I really wanted to do the role because Indian women are usually portrayed as so proper and withdrawn - the kind of women who just stay at home cooking and cleaning. I thought, "How wonderful of EastEnders to write a character that is realistic." What my character has done happens all the time in India; there are all kinds of stories of people running away and marrying their lovers. This is what commonly happens in those places, but somehow the image of Indian womanhood is different. But, no, I didn't do any preparation. I just read the script.

Your enthusiasm for food is obvious, but is there any foodstuff that you just can't stand?
Sanjay Patel, London

No, there isn't, actually. I like all kinds of food - things that other people won't eat. I travel a lot and I write about food in different parts of the world. I've eaten crickets, ants, tadpoles, field mice, fertilised duck eggs, worms and grubs. I ate dung worms in Thailand. I was dared to by an English photographer. They tasted of dung. I think you miss out if you're too squeamish. I've met people in England who won't eat a prawn, or won't eat animal parts. It's very uneconomical. If you kill an animal, I feel you're honour bound to use it all, or you shouldn't kill it.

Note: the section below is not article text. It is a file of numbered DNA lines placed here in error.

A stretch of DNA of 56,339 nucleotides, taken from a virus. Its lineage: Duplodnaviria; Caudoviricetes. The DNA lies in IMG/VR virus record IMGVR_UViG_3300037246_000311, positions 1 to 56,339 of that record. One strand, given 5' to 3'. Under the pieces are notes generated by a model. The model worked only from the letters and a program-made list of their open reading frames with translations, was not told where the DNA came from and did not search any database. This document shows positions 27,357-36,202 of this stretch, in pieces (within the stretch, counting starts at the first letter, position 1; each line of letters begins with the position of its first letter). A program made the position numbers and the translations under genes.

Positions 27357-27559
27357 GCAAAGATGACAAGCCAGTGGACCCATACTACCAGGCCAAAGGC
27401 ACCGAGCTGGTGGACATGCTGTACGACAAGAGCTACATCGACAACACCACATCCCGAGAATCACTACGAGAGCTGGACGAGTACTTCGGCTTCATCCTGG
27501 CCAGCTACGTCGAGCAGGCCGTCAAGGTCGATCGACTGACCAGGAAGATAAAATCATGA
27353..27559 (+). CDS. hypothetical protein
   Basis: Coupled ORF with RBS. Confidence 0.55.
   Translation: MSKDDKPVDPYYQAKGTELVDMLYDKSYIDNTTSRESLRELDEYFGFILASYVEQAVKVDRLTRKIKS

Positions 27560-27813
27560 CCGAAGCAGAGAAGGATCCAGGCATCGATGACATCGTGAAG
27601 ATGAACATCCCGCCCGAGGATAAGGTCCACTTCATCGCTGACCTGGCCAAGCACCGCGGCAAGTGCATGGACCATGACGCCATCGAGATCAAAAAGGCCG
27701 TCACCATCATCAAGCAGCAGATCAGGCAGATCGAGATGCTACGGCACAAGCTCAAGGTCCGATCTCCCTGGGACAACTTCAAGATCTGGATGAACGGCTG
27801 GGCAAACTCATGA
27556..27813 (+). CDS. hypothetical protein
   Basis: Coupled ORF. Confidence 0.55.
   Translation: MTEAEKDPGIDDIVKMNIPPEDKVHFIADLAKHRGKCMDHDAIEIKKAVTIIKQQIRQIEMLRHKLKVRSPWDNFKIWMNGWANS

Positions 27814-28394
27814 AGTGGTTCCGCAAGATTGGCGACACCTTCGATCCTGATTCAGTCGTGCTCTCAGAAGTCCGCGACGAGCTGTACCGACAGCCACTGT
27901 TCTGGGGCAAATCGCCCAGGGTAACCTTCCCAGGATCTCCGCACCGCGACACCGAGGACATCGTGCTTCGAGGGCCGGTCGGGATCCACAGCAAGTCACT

What's the food like in the EastEnders canteen?
Yvonne Small, by e-mail

It's fine. But I don't know why the BBC canteen doesn't take advice from the corporation's wonderful cooking programmes. The food is OK, but it is not food that you hunger for. No, I haven't given them any tips; I think the BBC canteen is immune to tips. I first worked for the BBC in the 1950s and I don't think the food has changed since then. Maybe they have more salads now, but the philosophy hasn't changed: the food is always heavy.

What, if any, precautions can one take against post-curry indigestion?
Kate Waight, Berwick

I don't have this problem so I'm not sure how to answer the question. You just have to eat a good curry and you won't have indigestion. If it's freshly made, you should have no problems. And then make sure you don't overeat. You might just be overeating.

Apart from Britain or India, what is your favourite country to eat in?
Jackie Madden, by e-mail